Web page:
When businesses are looking to relocate or buy new property, the first thing owners notice is the price. In addition to the price, you will see real estate taxes, commercial real estate insurance, commercial liability insurance, recording fees, repaid interest and title insurance fees. Indeed, costs alone can quickly rack up to 10% or more of additional costs. Other than real estate broker or realtor fees, the most expensive line item is likely Phoenix, Arizona, title insurance.
Title insurance protects buyers from anyone else who may want to take possession of your property. Without it, you could find that competitors or the government could take your new office away and force your business to relocate yet again.
Title insurance claim?
But, what happens if someone does make a claim against your new business address. For example, this can happen if there was a prior unpaid mortgage that the title company missed in their property records search. The lender will obviously want you, as the new owner, to pay off that prior mortgage. And, if you do not have title insurance, the lender could foreclose on the property.
With title insurance though, you can file a Phoenix, Arizona, title insurance claim to resolve the title issue (quiet title). They would negotiate with the lender to resolve the issue, up to paying off the outstanding balance of that unpaid mortgage.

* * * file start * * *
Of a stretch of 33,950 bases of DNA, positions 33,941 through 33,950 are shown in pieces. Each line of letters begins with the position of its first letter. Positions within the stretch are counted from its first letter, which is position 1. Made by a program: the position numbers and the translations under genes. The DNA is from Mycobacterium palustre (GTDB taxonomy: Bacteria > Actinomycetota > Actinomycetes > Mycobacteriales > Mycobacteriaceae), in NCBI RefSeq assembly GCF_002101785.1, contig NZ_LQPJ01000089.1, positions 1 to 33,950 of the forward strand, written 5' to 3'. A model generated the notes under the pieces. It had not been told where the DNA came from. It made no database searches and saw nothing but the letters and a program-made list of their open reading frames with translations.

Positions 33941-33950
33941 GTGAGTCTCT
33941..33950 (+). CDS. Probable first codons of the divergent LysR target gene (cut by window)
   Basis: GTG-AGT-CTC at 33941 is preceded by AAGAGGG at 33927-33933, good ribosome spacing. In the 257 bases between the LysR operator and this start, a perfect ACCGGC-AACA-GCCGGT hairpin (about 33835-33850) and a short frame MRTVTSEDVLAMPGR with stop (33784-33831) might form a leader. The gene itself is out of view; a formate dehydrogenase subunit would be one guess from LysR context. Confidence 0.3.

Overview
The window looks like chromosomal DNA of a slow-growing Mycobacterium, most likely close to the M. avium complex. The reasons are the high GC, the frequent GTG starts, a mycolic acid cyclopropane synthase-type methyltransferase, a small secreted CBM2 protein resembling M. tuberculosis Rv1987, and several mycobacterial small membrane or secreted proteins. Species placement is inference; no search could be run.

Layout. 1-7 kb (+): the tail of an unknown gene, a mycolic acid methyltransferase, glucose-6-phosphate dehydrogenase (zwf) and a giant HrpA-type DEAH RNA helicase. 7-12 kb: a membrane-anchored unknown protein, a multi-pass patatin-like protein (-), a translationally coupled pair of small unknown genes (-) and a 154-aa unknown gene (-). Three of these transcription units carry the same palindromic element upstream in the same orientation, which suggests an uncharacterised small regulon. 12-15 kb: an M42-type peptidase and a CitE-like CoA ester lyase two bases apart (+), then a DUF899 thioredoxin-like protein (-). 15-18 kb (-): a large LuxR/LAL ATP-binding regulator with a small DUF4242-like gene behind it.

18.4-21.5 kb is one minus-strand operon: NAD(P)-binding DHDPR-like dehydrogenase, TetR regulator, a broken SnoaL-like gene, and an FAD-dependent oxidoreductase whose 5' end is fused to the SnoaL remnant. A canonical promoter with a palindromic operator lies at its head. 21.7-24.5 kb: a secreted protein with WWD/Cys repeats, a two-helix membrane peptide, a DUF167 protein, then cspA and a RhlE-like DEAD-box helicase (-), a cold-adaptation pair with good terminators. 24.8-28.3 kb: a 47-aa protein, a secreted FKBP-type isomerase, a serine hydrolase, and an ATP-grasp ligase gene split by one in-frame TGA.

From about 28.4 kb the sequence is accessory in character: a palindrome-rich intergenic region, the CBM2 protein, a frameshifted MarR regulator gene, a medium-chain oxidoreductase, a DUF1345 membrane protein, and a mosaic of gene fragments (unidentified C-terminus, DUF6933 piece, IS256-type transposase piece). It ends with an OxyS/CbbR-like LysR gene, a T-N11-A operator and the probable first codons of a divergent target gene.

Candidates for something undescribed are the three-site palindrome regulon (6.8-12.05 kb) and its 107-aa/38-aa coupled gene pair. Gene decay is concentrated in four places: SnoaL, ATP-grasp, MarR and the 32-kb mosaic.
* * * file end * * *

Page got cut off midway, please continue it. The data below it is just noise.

Unless you own an island, you will share at least one side of your land with another property owner, and sometimes, boundary disputes arise. These occur when you or the other owner encroach (violate) the boundaries of the other’s property. This issue is common with fencing, parking and sidewalks for businesses. For example, the prior owner built your parking lot partially on your neighbor’s property, and now, the owner wants you to demolish that part of your parking lot.
This is yet another example of when you would file a title insurance claim to resolve the issue. The insurance would negotiate with the neighbor on how to resolve the issue. It could be that they hire a contractor to modify your parking lot, or they could negotiate an easement to allow your parking lot to stay. The key, though, is that without Phoenix, Arizona, title insurance, you would have to fight these battles on your own.